Ce travail s’inscrit au coeur même de la recherche de pointe sur la subjectivité et ses avatars textuels. En tant que tel, il constitue un apport téel à nos connaissances car il élabore une méthodologie qui constitue le lieu de rencontre de la théorie de l’énonciation et des sciences humaines : sa fonction reste celle d’établir un rapport entre le savoir épistémologique et le savoir textuel, il nous présente tout d’abord un balissage raisonné, historico-notionnel des théories les plus marquantes et les plus actuelles sur l’énonciation, La valeur heuristique d’une telle approche s’apprécie tout particulièrement dans les deuxième et troisième parties de cette étude portant sur les textes et les avant=textes romanesques de Gilbert La Rocque. Ce dispositif analytique d’une grande finesse et d’une rigueur évidentes permet de construire des nivaux de signification, voire de sens, jusqu’ici insoupçonnés ou mal exploités dans les romans et manuscrits de Gilbert La Rocque.” Paul Perron, msrc Université de Toronto.
Roland Le Huenen
-Balzac – Semiotique Du Personnage Romanesque-l’exemple D’eugenie Grandet by Roland Le Huenen
-Paratextes Balzaciens: La Comedie Humaine En Ses Marges by Roland Le Huenen
In recent years the concept of ‘the primitive’ has been the subject of strong criticism; it has been examined, unpacked, and shown to signify little more than a construction or projection necessary for establishing the modernity of the West. The term ‘primitive’ continues, however, to appear in contemporary critical and cultural discourse, begging the question: Why does primitivism keep reappearing even after it has been uncovered as a modern myth?
In The Neo-primitivist Turn, Victor Li argues that this contentious term was never completely banished and that it has in fact reappeared under new theoretical guises. An idealized conception of ‘the primitive,’ he contends, has come to function as the ultimate sign of alterity. Li focuses on the works of theorists like Jean Baudrillard, Jean-François Lyotard, Marianna Torgovnick, Marshall Sahlins, and Jürgen Habermas in order to demonstrate that primitivism continues to be a powerful presence even in those works normally regarded as critical of the concept. Providing close readings of the ways in which the premodern or primitive is strategically deployed in contemporary critical writings, Li’s interdisciplinary study is a timely and forceful intervention into current debates on the politics and ethics of otherness, the problems of cultural relativism, and the vicissitudes of modernity.
Slavery, Tyranny, and the Power of Life and Death
Arbitrary Rule is the first book to tackle political slavery’s discursive complexity, engaging Eurocolonialism, political philosophy, and literary studies, areas of study too often kept apart. Nyquist proceeds through analyses not only of texts that are canonical in political thought—by Aristotle, Cicero, Hobbes, and Locke—but also of literary works by Euripides, Buchanan, Vondel, Montaigne, and Milton, together with a variety of colonialist and political writings, with special emphasis on tracts written during the English revolution. She illustrates how “antityranny discourse,” which originated in democratic Athens, was adopted by republican Rome, and revived in early modern Western Europe, provided members of a “free” community with a means of protesting a threatened reduction of privileges or of consolidating a collective, political identity. Its semantic complexity, however, also enabled it to legitimize racialized enslavement and imperial expansion. Throughout, Nyquist demonstrates how principles relating to political slavery and tyranny are bound up with a Roman jurisprudential doctrine that sanctions the power of life and death held by the slaveholder over slaves and, by extension, the state, its representatives, or its laws over its citizenry.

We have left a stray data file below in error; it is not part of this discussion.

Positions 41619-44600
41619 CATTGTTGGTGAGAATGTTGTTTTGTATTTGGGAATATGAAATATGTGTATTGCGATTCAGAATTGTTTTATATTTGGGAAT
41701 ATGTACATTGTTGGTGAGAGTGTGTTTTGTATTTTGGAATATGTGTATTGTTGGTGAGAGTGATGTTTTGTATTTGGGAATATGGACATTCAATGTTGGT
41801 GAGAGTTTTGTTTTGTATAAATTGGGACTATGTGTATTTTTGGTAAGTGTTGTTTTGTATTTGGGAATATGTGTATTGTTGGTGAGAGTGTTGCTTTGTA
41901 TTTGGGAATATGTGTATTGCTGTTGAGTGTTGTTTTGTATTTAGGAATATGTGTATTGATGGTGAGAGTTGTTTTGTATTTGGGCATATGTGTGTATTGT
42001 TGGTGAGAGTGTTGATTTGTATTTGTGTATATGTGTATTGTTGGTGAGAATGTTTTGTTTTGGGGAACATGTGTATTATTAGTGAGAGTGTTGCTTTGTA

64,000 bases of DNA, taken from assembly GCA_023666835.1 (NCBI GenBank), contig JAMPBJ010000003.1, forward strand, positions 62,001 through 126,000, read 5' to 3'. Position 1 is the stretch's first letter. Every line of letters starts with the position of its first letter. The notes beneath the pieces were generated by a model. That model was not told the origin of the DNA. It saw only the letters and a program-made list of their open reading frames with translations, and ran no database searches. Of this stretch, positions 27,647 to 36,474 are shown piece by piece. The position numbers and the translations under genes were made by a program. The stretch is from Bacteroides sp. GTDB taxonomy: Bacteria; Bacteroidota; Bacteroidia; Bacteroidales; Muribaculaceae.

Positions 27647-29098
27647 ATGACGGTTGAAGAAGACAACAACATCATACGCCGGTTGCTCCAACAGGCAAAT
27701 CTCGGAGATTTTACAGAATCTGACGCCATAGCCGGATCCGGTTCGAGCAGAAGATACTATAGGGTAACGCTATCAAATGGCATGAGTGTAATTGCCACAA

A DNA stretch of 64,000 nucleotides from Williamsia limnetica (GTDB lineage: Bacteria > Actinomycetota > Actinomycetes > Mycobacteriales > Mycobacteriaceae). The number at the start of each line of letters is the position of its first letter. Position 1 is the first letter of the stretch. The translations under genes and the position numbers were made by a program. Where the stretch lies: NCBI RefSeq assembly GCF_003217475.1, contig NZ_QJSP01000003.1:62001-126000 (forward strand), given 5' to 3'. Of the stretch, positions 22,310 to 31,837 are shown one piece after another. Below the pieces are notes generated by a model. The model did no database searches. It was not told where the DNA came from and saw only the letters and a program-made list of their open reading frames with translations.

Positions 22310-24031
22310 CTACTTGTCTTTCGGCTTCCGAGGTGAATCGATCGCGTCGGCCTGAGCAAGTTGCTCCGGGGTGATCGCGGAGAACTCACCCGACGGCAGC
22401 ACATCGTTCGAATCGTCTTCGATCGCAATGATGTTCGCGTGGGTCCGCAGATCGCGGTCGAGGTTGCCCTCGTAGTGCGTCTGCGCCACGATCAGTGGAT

The Decision Between Us combines an inventive reading of Jean‐Luc Nancy with queer theoretical concerns to argue that while scenes of intimacy are spaces of sharing, they are also spaces of separation. John Paul Ricco shows that this tension informs our efforts to coexist ethically and politically, an experience of sharing and separation that informs any decision. Using this incongruous relation of intimate separation, Ricco goes on to propose that “decision” is as much an aesthetic as it is an ethical construct, and one that is always defined in terms of our relations to loss, absence, departure, and death.
Laying out this theory of “unbecoming community” in modern and contemporary art, literature, and philosophy, and calling our attention to such things as blank sheets of paper, images of unmade beds, and the spaces around bodies, The Decision Between Us opens in 1953, when Robert Rauschenberg famously erased a drawing by Willem de Kooning, and Roland Barthes published Writing Degree Zero, then moves to 1980 and the “neutral mourning” of Barthes’ Camera Lucida,
and ends in the early 1990s with installations by Felix Gonzalez‐Torres. Offering surprising new considerations of these and other seminal works of art and theory by Jean Genet, Marguerite Duras, and Catherine Breillat, The Decision Between Us is a highly original and unusually imaginative exploration of the spaces between us, arousing and evoking an infinite and profound sense of sharing in scenes of passionate, erotic pleasure, as well as deep loss and mourning.